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South Africa’s First National Bank recently announced that customers can open new bank accounts from the comfort of their own homes by taking a picture of their faces. This is thanks to new technology that uses biometric data gathered from the customer in the photograph’s face, and verifies it with the country’s national records.
The new technology complies with standards laid out by the South African Reserve Bank, and the Financial Intelligence Centre (FICA). Although FICA changed its policies last year to bring them up to modern speed, and allow financial institutions to use discretion when it comes to information gathering on prospective clients, FNB is the first bank in the country to adopt these into their various product offerings.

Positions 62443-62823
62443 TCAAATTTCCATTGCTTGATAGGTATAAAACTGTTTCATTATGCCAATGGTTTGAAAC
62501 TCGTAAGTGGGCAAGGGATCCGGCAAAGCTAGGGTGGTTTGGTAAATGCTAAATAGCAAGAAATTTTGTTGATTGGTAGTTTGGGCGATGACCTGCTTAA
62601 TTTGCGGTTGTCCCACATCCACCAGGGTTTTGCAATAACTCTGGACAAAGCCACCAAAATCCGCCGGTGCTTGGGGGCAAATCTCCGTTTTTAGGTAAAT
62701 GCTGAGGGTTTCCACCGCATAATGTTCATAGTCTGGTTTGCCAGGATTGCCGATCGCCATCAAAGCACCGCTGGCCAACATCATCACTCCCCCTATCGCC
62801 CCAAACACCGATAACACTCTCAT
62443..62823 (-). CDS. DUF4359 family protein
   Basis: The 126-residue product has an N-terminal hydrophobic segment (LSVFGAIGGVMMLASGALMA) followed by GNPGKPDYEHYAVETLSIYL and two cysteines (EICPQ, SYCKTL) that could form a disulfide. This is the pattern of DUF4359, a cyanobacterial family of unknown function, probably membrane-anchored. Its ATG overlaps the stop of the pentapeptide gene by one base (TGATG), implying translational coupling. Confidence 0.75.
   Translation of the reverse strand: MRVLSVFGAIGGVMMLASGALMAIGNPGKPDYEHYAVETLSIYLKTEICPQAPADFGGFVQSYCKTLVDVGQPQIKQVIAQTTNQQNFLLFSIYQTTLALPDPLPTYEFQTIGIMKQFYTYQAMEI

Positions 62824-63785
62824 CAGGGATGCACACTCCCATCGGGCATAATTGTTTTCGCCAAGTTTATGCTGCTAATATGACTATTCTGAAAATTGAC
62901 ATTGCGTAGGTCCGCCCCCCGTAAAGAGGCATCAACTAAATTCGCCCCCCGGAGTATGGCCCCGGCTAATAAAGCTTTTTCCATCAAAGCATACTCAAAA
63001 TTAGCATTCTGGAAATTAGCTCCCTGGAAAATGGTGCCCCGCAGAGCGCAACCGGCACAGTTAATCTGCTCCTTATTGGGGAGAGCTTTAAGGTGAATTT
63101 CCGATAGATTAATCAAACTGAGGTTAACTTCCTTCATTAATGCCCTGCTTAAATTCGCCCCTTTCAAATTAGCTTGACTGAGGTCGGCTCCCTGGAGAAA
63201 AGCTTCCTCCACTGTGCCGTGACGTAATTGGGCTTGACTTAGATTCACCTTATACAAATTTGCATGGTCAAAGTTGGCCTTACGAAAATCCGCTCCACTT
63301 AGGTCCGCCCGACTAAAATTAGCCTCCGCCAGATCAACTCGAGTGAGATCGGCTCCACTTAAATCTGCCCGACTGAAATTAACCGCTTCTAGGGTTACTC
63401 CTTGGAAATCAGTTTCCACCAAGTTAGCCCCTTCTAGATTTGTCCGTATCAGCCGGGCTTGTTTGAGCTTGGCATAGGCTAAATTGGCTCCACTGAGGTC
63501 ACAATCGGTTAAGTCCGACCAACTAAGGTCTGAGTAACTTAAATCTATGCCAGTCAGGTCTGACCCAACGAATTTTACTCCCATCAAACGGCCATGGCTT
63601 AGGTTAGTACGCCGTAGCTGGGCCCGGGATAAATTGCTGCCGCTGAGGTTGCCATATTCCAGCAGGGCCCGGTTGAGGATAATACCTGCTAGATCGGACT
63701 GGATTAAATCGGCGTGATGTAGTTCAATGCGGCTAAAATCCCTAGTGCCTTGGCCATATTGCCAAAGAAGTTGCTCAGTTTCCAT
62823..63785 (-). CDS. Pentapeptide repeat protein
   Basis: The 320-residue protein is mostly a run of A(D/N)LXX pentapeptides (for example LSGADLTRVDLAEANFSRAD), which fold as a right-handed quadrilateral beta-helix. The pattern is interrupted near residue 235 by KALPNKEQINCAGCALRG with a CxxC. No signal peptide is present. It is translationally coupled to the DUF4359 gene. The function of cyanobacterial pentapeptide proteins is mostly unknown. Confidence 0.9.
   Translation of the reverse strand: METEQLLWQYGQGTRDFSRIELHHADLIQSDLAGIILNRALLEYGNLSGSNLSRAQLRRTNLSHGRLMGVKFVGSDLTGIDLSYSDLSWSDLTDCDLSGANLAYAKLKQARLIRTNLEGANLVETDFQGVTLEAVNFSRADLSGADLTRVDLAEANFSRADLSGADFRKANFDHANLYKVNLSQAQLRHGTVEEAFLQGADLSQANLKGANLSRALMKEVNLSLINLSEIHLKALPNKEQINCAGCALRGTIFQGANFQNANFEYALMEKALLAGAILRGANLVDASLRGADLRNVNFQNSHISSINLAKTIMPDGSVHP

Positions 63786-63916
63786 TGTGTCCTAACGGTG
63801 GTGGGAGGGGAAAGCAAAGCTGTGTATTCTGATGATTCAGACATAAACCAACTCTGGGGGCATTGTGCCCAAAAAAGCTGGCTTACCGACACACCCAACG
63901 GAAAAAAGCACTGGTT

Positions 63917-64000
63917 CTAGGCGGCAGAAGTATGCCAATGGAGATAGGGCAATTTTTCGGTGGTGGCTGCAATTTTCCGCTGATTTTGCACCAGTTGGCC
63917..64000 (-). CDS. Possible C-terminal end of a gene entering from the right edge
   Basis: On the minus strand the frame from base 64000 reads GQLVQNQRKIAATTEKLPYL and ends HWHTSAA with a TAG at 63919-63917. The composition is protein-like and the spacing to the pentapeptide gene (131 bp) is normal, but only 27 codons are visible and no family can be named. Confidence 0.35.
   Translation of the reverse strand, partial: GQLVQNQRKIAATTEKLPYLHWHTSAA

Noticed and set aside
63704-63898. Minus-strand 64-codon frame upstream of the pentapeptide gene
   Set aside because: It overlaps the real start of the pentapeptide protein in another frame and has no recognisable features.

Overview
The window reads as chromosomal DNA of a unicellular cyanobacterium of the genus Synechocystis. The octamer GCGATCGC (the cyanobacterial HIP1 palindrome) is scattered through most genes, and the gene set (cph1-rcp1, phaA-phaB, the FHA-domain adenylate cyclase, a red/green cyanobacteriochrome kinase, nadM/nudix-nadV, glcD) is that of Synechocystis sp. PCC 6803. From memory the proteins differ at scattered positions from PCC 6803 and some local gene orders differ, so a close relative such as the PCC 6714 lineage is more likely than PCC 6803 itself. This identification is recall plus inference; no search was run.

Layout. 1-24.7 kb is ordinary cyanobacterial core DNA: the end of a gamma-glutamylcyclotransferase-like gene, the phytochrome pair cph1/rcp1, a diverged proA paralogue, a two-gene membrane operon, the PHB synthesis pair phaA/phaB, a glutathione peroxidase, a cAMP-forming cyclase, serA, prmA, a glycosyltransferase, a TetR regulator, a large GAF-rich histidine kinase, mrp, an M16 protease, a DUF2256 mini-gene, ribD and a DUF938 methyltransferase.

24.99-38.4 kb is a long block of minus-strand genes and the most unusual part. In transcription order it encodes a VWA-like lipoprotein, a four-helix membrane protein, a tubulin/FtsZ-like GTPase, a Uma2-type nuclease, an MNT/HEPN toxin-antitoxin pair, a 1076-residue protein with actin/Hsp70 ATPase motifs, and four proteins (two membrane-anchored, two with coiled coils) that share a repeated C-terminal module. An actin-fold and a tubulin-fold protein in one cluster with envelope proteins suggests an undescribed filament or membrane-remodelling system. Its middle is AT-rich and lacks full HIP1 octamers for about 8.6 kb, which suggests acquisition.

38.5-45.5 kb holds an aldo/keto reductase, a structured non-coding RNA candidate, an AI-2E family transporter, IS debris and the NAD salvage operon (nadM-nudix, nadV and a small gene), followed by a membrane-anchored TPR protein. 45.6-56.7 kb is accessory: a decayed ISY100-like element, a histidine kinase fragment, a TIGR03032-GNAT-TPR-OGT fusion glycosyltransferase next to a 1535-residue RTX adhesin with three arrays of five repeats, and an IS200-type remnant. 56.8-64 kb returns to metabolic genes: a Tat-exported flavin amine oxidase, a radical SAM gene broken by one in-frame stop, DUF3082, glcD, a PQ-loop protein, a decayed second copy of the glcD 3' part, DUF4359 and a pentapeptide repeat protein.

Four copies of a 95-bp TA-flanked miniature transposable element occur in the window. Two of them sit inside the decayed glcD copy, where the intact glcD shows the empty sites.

Previously in South Africa, customers would have to physically present to the bank in question with comprehensive documentation, including proof of address and official identity documents, and sign several paper documents.
Now, users only need download the bank’s application, choose a bank account type, enter basic contact and identifying information, choose a location on the built-in Google Maps and then capture and submit a selfie. If approved, the bank then claims to be able to deliver a banking card to the customer within three working days.
The announcement came as FNB claims to be working towards revolutionising the banking experience for its customers. This includes the integration of various card-free QR payment systems into their app, and working with wearables company Garmin to incorporate tap-and-go payments through their devices.